With the thorny issue of breastfeeding in public, it seems like we take two step forwards then one big step back.
Most people have clued in to the fact that breastfeeding is natural, and important for an infant's health.
But some mothers are still shamed from breastfeeding their children in public, and a mother-of-four from Rochester, England is only the latest.
"I'm not afraid to breastfeed my baby wherever."
Kelly Edgson-Payne, 36, had just boarded an easyJet flight from England to Spain when the trouble began.
Edgson-Payne says she was breastfeeding her one-year-old son, Lex, during takeoff to help keep him calm.
"We fly with easyJet literally all the time, and I have always breastfed all my children over the years during takeoff, because their ears pop which and its uncomfortable for them," she explained.
But the mother said a male easyJet attendant approached her during takeoff and told her to put her baby in the infant seat next to her.
"I was mortified," Edgson-Payne remembered.
"I'm not afraid to breastfeed my baby wherever - I've stopped at a break point during a marathon before and fed him - but this left me embarrassed and in tears."
Despite flying on easyJet with Lex "about 16 times in the last year," the embarrassed mother says this was the first time any staff confronted her about breastfeeding.
She remembered that even her nine-year-old daughter remarked, "Mummy, they can't tell you not to breastfeed him."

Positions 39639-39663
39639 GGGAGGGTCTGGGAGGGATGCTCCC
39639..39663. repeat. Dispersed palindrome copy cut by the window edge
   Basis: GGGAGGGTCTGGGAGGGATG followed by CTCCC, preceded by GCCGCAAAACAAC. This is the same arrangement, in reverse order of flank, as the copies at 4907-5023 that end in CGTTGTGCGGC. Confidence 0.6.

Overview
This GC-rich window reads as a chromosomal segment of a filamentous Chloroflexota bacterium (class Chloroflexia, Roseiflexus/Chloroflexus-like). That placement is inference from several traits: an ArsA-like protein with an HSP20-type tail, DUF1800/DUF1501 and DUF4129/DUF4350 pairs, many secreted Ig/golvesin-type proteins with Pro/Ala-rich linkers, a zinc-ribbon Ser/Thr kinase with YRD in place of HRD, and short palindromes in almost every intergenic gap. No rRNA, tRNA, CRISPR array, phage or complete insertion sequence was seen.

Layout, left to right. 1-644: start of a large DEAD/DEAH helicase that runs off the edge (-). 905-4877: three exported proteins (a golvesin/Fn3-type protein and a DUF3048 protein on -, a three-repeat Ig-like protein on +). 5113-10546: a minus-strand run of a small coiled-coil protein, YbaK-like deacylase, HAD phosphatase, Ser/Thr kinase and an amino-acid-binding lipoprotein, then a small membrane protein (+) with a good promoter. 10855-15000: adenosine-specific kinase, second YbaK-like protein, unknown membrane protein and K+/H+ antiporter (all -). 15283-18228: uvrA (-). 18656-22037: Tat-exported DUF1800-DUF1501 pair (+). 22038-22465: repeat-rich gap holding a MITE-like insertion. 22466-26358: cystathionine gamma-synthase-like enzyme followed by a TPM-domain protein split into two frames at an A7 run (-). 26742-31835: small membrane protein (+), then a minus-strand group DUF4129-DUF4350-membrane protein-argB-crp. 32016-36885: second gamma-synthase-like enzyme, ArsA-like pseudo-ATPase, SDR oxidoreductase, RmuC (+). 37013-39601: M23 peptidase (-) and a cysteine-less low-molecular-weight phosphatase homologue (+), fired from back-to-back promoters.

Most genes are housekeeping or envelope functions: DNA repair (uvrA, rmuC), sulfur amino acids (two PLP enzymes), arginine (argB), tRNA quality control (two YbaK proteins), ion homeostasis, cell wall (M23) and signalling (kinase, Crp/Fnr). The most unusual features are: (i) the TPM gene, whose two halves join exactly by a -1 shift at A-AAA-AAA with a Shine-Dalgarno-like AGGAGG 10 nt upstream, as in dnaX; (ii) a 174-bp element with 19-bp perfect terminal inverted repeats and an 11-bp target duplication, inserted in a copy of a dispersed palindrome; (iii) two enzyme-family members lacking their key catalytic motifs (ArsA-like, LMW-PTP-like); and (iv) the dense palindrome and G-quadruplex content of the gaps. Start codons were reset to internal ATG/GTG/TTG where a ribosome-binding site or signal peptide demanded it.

And another flight attendant returned to apologize to Edgson-Payne after the encounter, telling her "ignore him, he's wrong."
""It's just absolutely crazy that I was told that I couldn't feed him "” crazy, and really embarrassing for me."
Of course, Edgson-Payne complained to the airline's customer service department after the flight, but they only added to the confusion.
She was told by staff that easyJet allows breastfeeding on their flights "as long as you are discreet."
Meanwhile, their website says mothers can breastfeed any time during a flight, and discriminating against breastfeeding mothers is against the law in England and Wales.
The mom-of-four says she's not squeamish, just angry at the airline for "not seeming to know the law about breastfeeding."
"It's just absolutely crazy that I was told that I couldn't feed him "” crazy, and really embarrassing for me," she said.
"I find it really disappointing that an airline I trust, and who we fly with all the time, actually broke the law in discriminating against me as a breastfeeding mother."
EasyJet has been in hot water over breastfeeding before, and were previously found guilty of discriminating against breastfeeding employees.
Edgson-Payne says the airline offered her a voucher worth about $30 U.S. for her trouble, but she only wants them to train their staff to follow the law.
"There's just no consistency in their messages," she said. "They should not be discriminating against breastfeeding."
[H/T: Fox News]